Beyond antivirals, Interferon Alfa 2B is one of 569 medicines produced in Cuba. This is two thirds of the 857 medicines approved for use in the Cuban health system. Comprising about 21 000 workers, including 6 158 university graduates — 270 with PhDs and more than 1 000 with master’s degrees — BioCubaFarma also contributes to foreign exchange generation. As of 2015, Cuban pharmaceutical and biotechnology products were exported to 49 countries. This includes China, which has a joint venture with Cuba to produce Interferon Alfa 2B and was the first country to add it to the list of medicines to treat Covid-19.
Implications for Africa
The lesson here for South Africa and other African countries is simple. For a continent that is struggling to strengthen public healthcare and suffering from poor population health as well as high unemployment, a people-oriented, decommodified model like Cuba’s can turn healthcare into a means of transformation.
The production of health goods that prioritises the needs of the majority – and trains and employs local people in the process – helps strengthen population health while keeping costs down. It also avoids the draining of resources and lives as in the Johnson & Johnson case of soaring profits and destructive products. In addition, healthcare production driven by the needs of the majority creates the potential for exports that spread yet greater good.
In South Africa, this could take shape by socialising the private healthcare industry, which the government’s own health market inquiry has found is controlled by just four mega-corporations: Remgro, AfroCentric Investment Corporation, the Life Healthcare Group and Netcare. They own and control a number of sub-sectors that range from pharmaceutical production, pharmacies, hospitals and homes for the ill and elderly to medical scheme administration and managed care.
The monopoly of these four corporations has evolved largely after 1994 and, like many other aspects of the post-apartheid economy, is a problem that can be rectified now for the benefit of the majority. If activists mobilise around socialising the private health industry, it would be a people-centred solution for the long term, far beyond temporary solutions such as the nationalisation of healthcare industries in Spain and Italy to tackle Covid-19.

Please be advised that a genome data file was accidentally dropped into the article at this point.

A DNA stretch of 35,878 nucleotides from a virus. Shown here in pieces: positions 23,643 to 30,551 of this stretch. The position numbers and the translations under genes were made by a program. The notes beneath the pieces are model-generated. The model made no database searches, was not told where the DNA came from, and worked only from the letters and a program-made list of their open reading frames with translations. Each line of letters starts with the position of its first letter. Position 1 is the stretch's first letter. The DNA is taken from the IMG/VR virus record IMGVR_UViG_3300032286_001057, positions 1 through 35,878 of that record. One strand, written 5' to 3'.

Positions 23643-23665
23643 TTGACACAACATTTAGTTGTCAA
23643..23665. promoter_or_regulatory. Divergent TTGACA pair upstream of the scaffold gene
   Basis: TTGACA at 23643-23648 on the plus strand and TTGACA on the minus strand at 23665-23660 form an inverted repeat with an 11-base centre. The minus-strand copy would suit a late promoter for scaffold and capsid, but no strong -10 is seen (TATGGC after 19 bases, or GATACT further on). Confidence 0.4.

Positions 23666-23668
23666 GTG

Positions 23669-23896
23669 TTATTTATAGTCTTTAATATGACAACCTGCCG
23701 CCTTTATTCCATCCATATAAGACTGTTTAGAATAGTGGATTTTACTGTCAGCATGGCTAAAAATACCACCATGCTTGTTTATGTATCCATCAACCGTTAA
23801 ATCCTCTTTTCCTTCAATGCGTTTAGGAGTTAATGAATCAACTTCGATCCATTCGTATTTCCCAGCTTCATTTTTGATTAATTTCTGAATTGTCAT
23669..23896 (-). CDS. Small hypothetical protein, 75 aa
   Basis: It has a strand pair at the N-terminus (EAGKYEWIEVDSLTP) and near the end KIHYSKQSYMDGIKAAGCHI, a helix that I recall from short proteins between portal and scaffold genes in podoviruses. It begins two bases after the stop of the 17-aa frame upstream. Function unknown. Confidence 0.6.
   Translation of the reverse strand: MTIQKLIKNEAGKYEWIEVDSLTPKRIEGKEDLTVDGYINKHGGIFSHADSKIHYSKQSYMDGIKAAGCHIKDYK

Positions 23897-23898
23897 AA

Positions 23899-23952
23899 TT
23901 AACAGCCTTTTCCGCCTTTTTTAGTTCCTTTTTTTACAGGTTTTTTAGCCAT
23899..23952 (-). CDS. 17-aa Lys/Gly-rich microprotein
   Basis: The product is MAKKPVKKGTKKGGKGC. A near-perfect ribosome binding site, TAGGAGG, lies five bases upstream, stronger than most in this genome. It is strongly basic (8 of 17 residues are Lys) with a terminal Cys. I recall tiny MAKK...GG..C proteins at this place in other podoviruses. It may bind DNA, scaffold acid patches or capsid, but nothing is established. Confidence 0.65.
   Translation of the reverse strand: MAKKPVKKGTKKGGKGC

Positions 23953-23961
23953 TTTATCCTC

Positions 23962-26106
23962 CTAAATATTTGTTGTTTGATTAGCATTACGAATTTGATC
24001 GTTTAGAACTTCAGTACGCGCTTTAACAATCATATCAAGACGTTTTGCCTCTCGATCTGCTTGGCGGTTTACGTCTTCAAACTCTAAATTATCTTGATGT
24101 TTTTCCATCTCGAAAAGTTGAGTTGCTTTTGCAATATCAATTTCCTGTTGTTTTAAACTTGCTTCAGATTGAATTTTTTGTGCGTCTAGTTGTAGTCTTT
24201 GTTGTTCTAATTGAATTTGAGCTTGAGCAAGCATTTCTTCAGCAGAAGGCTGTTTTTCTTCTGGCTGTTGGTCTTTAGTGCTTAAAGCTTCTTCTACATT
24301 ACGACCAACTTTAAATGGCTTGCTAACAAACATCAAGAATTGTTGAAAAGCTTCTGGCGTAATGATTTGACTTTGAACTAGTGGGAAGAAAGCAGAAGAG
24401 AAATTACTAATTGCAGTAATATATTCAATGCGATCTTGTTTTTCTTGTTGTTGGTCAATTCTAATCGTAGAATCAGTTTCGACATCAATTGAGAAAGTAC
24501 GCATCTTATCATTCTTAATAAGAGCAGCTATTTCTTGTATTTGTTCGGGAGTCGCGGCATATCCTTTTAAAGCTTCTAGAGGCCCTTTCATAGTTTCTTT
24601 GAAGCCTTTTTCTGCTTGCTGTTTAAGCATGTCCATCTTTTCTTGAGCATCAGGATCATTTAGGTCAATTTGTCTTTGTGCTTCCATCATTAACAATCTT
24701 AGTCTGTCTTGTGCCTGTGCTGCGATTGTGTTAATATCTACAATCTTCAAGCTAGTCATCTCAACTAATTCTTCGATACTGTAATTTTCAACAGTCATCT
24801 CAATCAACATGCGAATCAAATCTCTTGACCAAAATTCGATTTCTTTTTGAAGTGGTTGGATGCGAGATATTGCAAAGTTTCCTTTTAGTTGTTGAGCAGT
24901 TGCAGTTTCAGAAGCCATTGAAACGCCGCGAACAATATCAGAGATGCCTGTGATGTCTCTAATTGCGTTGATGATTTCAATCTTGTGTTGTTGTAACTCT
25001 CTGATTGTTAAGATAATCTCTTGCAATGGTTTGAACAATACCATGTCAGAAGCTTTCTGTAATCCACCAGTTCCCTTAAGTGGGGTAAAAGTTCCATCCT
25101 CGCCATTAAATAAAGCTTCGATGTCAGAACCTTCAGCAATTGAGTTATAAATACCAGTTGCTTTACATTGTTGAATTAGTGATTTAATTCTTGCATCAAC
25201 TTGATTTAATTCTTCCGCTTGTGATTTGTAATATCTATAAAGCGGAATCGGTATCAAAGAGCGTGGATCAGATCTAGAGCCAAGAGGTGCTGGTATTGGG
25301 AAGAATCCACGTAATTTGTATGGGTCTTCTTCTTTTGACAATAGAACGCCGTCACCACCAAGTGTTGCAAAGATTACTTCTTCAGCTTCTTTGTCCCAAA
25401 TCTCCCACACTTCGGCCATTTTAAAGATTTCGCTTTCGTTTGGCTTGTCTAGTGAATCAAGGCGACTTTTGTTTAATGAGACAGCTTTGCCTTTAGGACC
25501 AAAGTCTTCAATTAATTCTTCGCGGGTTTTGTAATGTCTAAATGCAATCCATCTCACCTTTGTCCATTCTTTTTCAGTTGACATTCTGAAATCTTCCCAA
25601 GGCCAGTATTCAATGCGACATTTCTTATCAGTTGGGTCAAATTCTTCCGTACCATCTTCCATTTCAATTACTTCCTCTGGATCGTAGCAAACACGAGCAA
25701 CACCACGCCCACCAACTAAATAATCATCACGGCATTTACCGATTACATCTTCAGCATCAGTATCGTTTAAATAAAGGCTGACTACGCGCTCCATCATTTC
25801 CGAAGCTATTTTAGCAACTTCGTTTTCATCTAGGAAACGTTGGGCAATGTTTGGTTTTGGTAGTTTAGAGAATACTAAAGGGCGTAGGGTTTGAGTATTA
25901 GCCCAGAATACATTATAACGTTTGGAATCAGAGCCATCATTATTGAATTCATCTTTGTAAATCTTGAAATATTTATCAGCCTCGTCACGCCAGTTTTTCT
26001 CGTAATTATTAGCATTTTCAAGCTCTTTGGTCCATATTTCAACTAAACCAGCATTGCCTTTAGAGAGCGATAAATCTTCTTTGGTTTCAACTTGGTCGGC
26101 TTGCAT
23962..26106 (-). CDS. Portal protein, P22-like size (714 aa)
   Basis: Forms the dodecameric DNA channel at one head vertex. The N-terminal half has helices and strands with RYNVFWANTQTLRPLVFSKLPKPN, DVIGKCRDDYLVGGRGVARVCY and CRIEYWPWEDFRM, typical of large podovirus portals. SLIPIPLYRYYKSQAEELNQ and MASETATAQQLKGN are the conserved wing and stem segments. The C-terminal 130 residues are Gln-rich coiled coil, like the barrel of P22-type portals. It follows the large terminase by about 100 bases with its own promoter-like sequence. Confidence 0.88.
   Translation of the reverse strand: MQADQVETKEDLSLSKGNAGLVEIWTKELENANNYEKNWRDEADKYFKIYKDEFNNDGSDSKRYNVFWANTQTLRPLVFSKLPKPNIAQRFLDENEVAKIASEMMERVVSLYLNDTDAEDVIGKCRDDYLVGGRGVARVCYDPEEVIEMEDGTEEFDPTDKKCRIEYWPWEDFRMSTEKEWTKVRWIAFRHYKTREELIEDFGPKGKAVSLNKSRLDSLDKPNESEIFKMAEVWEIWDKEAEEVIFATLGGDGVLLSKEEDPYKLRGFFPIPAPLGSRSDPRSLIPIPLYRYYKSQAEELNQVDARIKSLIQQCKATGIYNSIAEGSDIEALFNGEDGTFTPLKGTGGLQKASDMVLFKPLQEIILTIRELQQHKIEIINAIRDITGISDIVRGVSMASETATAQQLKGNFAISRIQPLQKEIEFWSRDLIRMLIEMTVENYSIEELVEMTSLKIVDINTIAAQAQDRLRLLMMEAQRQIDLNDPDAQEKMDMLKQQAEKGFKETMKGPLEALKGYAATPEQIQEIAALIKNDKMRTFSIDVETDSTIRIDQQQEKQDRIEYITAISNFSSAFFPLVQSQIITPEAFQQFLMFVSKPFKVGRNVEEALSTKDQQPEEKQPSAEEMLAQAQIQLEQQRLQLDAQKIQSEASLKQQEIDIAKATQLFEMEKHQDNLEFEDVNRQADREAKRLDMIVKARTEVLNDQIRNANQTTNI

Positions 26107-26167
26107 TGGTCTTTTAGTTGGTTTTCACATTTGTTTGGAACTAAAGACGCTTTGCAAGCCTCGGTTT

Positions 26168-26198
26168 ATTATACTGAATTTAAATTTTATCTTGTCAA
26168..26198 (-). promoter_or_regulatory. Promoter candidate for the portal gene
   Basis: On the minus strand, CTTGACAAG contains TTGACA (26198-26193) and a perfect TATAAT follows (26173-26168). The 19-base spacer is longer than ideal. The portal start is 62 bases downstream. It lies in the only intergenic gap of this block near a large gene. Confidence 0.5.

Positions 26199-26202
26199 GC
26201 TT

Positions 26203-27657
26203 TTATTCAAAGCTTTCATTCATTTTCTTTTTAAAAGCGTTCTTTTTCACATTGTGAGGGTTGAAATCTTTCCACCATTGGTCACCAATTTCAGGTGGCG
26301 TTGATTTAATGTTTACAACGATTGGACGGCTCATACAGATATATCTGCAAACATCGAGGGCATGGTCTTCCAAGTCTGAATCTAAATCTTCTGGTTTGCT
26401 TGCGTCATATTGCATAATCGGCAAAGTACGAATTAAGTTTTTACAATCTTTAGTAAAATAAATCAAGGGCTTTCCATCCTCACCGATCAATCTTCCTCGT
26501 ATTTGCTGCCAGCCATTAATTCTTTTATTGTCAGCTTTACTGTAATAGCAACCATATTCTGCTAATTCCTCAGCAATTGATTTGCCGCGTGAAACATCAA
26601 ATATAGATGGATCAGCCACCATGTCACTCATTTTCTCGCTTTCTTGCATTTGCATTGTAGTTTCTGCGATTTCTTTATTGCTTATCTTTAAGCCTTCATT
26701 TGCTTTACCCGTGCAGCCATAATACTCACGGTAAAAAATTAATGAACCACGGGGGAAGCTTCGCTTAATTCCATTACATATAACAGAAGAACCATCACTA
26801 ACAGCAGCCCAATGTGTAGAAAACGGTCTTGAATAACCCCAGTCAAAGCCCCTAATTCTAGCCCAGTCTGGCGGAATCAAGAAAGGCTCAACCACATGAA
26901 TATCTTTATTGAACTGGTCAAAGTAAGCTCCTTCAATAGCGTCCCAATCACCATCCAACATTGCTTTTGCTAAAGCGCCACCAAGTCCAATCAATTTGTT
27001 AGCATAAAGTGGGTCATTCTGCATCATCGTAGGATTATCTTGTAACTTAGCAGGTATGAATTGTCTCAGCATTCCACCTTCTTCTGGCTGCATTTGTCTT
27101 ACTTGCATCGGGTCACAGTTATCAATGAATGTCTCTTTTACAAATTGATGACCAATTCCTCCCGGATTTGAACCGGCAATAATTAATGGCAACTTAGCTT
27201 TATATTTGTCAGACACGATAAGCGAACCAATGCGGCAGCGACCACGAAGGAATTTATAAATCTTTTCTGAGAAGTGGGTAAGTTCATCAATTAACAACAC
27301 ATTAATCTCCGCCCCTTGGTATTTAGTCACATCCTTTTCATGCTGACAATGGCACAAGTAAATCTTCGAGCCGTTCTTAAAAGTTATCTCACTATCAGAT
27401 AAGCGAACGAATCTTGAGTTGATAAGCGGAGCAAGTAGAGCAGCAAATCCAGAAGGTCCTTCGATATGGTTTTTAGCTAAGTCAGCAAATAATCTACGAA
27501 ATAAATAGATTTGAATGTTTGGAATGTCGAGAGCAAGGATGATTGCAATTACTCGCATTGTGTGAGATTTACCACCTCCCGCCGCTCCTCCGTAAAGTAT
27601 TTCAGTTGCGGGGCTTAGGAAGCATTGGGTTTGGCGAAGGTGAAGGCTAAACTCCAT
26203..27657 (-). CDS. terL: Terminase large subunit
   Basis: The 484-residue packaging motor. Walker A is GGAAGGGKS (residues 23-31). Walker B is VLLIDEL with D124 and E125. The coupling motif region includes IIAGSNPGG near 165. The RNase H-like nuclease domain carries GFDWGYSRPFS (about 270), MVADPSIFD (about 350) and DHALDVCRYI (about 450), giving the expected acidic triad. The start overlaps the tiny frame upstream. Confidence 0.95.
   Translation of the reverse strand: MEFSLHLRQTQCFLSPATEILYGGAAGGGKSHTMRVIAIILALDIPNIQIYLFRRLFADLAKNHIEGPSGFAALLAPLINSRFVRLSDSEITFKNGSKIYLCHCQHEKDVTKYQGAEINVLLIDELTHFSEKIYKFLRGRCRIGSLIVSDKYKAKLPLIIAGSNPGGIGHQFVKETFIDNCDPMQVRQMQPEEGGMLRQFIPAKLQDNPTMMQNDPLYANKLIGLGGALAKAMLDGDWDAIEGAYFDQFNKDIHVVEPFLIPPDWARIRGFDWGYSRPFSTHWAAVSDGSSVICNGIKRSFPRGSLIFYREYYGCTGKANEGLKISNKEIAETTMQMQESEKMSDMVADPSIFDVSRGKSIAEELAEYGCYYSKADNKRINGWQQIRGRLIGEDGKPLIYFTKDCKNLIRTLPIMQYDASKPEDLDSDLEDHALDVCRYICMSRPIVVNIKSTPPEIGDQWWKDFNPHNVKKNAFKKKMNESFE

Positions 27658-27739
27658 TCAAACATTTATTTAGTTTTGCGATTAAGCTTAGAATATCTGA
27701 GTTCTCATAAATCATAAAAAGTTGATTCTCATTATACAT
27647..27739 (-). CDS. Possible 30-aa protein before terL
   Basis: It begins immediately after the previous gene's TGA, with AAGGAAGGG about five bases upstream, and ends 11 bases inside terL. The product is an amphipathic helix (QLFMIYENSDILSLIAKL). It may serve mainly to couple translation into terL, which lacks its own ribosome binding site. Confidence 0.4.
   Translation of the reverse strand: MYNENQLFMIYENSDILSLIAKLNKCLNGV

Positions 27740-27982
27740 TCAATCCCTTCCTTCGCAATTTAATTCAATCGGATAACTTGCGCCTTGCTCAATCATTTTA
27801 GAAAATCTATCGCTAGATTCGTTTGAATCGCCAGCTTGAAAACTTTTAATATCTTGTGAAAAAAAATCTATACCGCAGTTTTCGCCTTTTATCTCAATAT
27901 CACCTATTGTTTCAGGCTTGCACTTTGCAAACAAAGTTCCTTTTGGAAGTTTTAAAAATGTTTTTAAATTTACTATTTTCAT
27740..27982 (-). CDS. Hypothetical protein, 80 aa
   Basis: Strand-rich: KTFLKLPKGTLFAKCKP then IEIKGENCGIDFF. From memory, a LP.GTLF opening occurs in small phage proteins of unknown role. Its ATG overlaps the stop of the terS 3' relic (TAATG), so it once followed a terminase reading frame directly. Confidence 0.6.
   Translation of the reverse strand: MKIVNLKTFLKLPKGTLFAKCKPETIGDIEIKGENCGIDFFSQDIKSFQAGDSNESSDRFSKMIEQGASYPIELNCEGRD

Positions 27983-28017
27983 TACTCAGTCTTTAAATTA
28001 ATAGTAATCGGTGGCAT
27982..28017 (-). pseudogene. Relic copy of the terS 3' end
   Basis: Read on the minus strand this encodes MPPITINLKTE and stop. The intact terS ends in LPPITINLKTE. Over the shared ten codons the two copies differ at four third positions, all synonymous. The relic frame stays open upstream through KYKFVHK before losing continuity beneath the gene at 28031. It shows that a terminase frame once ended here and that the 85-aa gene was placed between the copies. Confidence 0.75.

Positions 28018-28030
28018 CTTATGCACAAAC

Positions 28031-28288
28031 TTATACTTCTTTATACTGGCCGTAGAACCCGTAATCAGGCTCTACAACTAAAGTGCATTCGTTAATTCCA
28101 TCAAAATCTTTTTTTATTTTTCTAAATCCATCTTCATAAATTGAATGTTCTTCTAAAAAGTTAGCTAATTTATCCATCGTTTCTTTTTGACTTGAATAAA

This contrasts sharply with the private health industry-dependent model of the NHI, which amplifies the current organisation of public healthcare in which the state subcontracts to private firms. As is well known in South Africa and has been documented for several European countries which have divided public healthcare between the state as funder and private firms as care providers since the 1980s, the major results are under-delivery of goods and services and wastage of public funds through overpricing, corruption and patronage.
Socialised, decommodified universal healthcare also contrasts with models of public healthcare like Canada’s, where delivery of hospital care is fully public but dependent on privately produced pharmaceuticals and medical equipment. Over the past 50 years, this dependence has meant that an increasing proportion of public funds has gone to pharmaceutical and medical equipment firms like Johnson & Johnson, while hospital funding has fallen to a bare minimum. Clearly this is not the model of universal healthcare that can take on epidemics and pandemics the way Cuba’s system has and continues to do.
As Covid-19 relief packages in many countries suggest, the risk of neoliberal solutions is high, with the largest share of benefits going to big employers, banks and other corporations rather than workers, the underemployed and the unemployed. Health systems are also at risk of being shaped and reshaped along neoliberal capitalist lines – unless activists seize the moment. The fast spread and multiple impacts of Covid-19 make the demand for decommodified, fully non-profit, people-driven universal public healthcare the basis from which to begin rebuilding society in South Africa and beyond.